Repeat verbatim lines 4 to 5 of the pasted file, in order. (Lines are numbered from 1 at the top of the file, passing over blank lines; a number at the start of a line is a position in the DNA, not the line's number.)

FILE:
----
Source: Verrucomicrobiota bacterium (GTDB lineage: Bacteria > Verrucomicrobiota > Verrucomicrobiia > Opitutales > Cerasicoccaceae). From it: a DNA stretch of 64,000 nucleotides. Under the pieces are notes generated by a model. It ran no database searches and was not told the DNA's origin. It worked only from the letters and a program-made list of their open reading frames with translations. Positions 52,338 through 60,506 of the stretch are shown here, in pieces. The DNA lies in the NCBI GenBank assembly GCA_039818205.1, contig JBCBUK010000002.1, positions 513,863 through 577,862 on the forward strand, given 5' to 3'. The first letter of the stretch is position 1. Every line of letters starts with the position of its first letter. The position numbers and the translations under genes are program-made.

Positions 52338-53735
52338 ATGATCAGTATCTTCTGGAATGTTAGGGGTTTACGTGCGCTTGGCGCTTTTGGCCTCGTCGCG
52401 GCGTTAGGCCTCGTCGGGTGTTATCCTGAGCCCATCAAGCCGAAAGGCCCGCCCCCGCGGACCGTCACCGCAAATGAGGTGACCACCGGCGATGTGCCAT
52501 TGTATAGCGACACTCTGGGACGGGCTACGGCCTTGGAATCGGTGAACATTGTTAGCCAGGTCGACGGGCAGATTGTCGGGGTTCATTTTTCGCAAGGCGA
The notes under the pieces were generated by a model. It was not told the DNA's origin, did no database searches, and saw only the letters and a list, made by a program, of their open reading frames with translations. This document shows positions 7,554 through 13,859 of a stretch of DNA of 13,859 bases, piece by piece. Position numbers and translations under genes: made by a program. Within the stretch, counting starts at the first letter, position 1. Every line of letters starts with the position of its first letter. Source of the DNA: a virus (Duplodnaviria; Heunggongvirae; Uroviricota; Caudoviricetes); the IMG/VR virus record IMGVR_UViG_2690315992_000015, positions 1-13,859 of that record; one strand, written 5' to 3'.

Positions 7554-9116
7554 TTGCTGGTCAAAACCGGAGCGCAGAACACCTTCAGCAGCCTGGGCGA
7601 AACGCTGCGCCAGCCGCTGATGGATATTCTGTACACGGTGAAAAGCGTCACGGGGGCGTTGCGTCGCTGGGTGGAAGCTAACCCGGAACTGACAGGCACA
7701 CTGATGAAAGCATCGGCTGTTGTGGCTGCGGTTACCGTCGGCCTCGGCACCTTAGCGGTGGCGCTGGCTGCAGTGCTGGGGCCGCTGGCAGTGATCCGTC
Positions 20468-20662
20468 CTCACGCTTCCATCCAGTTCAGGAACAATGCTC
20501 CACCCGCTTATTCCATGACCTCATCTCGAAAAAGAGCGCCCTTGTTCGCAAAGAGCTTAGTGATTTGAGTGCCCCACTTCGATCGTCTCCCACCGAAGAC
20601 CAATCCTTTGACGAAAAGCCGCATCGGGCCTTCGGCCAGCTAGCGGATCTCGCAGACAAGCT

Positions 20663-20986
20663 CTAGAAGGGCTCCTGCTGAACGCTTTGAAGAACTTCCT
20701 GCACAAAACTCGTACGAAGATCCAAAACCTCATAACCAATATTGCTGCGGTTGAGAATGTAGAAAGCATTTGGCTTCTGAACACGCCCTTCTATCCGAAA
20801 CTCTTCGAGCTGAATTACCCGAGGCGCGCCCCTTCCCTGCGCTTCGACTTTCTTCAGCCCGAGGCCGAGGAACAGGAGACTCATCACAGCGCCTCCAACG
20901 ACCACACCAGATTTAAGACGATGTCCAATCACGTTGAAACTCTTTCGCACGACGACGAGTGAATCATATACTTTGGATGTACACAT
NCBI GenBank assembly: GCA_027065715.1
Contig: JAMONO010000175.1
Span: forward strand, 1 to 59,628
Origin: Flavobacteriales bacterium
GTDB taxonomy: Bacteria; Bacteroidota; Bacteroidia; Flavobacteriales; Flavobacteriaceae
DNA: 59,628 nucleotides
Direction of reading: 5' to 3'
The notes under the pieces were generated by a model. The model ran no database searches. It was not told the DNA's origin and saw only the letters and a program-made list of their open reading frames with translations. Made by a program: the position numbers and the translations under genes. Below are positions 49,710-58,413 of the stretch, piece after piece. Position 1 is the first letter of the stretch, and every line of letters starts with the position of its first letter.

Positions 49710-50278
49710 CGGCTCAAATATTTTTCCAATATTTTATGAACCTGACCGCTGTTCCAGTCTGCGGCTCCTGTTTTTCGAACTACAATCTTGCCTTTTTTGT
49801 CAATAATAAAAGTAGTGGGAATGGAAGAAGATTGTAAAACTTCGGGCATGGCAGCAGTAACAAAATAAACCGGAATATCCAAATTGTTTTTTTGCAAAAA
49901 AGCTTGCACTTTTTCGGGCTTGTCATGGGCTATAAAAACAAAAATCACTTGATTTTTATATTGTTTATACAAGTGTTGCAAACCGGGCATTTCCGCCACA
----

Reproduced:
52401 GCGTTAGGCCTCGTCGGGTGTTATCCTGAGCCCATCAAGCCGAAAGGCCCGCCCCCGCGGACCGTCACCGCAAATGAGGTGACCACCGGCGATGTGCCAT
52501 TGTATAGCGACACTCTGGGACGGGCTACGGCCTTGGAATCGGTGAACATTGTTAGCCAGGTCGACGGGCAGATTGTCGGGGTTCATTTTTCGCAAGGCGA